On your FortiGate, go to System > Certificates and select Local Certificate from the Import drop-down menu.
Browse to the certificate file and select OK.
You should now see that the certificate has a Status of OK.

4. Editing the SSL inspection profile

To use your certificate in an SSL inspection profile go to Security Profiles > SSL/SSH Inspection. Use the dropdown menu in the top right corner to select deep-inspection, which is the profile used to perform full SSL inspection.

In FortiOS 5.6, the deep-inspection profile is read-only. In order to use your certificate for SSL inspection, you must create a new deep-inspection profile.

Set CA Certificate to use the new certificate.

5. Importing the certificate into web browsers

Once you have your certificate signed by FortiAuthenticator, you need to import the certificate into users’ browsers. 

The method you use for importing the certificate varies depending on the type of browser.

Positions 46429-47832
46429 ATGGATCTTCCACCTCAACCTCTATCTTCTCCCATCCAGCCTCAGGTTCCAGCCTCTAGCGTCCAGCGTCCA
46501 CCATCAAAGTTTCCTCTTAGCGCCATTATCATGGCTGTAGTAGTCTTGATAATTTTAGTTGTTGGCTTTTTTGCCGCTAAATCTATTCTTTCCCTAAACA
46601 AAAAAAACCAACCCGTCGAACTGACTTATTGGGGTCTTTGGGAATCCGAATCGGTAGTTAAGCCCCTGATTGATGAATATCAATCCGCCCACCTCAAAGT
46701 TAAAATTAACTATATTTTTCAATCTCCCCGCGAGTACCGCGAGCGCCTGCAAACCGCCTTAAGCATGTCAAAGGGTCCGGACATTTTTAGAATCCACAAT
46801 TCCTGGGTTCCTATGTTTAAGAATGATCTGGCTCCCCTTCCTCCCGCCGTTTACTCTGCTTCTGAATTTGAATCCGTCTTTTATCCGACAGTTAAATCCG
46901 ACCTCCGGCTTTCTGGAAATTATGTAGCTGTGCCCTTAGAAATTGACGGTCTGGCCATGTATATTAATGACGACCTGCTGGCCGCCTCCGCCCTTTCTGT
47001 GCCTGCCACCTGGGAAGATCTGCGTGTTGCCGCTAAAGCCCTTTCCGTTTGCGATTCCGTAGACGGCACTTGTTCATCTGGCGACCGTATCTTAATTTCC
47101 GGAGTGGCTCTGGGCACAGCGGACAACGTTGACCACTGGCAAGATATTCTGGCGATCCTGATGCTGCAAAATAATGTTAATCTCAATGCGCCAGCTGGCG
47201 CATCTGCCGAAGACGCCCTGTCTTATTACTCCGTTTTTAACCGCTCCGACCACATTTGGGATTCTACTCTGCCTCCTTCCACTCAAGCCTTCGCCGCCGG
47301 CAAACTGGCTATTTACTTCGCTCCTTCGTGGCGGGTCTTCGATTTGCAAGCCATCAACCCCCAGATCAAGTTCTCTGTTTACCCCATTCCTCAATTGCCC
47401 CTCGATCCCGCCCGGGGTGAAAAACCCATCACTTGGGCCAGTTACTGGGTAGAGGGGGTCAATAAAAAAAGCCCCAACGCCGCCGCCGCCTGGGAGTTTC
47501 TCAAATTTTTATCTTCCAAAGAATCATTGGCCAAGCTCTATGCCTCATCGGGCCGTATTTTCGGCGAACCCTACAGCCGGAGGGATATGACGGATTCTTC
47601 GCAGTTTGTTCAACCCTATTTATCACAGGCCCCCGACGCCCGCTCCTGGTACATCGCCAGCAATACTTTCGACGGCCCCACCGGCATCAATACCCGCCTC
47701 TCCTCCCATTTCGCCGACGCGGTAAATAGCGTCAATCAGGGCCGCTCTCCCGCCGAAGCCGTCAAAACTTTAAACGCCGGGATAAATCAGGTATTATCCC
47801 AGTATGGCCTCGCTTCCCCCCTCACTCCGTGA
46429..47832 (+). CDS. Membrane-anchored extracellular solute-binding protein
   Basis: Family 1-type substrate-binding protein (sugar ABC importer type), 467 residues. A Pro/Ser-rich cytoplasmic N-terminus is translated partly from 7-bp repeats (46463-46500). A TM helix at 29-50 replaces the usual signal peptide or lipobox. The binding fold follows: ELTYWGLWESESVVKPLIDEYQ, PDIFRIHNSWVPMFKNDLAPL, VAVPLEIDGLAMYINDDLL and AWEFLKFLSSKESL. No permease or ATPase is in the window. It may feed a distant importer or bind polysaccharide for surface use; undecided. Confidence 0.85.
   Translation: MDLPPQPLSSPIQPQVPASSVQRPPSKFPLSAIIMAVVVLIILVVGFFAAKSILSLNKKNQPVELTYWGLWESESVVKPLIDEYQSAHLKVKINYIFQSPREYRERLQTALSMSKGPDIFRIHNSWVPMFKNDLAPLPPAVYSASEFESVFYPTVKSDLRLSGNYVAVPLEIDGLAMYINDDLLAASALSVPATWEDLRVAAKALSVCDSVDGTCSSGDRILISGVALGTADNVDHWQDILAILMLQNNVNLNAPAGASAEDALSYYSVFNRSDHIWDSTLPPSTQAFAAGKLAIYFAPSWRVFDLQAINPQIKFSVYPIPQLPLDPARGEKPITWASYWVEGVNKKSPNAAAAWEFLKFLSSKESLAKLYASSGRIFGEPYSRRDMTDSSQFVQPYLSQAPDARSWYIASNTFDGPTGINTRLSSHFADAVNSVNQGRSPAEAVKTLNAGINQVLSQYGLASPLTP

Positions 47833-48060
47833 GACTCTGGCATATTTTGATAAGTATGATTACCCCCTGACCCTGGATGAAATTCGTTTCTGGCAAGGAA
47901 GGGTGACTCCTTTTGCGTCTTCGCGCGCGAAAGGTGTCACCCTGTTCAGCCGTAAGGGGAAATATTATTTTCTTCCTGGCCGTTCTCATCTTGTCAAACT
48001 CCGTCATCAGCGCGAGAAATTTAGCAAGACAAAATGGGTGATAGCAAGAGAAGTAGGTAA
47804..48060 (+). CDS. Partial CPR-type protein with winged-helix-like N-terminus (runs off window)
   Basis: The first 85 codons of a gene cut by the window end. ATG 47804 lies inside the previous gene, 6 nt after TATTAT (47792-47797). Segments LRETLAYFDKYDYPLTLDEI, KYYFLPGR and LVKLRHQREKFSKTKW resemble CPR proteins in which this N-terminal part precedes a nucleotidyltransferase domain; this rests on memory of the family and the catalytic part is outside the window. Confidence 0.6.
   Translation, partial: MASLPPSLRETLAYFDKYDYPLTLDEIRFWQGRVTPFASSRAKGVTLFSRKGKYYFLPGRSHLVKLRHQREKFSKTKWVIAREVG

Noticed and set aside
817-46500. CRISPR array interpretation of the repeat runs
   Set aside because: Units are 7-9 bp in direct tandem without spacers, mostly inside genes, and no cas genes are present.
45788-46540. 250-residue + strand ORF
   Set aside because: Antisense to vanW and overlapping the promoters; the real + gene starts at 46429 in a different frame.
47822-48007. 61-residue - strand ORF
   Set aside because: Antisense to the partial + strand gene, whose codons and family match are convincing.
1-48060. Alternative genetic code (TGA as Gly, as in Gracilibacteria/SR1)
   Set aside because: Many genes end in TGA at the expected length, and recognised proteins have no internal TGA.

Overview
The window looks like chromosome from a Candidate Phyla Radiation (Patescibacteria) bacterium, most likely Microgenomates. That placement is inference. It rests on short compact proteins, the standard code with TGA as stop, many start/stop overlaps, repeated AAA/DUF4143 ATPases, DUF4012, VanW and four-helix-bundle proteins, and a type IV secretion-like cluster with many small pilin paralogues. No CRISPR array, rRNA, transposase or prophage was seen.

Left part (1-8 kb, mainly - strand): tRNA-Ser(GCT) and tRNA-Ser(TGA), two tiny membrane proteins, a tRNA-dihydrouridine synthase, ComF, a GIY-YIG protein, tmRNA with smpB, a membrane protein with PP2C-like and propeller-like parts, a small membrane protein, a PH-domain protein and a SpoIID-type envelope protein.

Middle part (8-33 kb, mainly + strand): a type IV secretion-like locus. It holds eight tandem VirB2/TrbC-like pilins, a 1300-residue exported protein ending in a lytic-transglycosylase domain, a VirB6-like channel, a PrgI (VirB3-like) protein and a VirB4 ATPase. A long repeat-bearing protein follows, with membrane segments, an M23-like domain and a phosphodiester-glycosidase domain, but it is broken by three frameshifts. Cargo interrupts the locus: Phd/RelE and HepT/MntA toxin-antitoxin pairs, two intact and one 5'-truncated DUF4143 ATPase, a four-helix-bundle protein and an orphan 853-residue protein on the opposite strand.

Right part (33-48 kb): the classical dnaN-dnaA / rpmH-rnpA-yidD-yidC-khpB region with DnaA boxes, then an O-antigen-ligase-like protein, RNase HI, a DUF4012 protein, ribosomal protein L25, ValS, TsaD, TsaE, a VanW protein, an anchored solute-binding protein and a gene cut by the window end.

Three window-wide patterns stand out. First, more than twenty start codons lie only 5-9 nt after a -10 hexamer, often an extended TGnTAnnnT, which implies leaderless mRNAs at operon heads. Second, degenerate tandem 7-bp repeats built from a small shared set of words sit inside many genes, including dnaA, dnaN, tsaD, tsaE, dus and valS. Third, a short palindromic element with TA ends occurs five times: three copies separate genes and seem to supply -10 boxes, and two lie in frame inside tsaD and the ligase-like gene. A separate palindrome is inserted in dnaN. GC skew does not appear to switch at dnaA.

Internet Explorer, Chrome, and Safari (on Windows and macOS):

Internet Explorer, Chrome, and Safari use the operating system’s certificate store for Internet browsing. If users will be using these browsers, you must install the certificate into the certificate store for the OS.

If you are using Windows 7/8/10, double-click the certificate file and select Open. Select Install Certificate to launch the Certificate Import Wizard.

Use the wizard to install the certificate into the Trusted Root Certificate Authorities store. If a security warning appears, select Yes to install the certificate.

If you are using macOS, double-click the certificate file to launch Keychain Access.

Locate the certificate in the Certificates list and select it. Expand Trust and select Always Trust. If necessary, enter the administrative password for your computer to make this change.

Firefox (on Windows and macOS)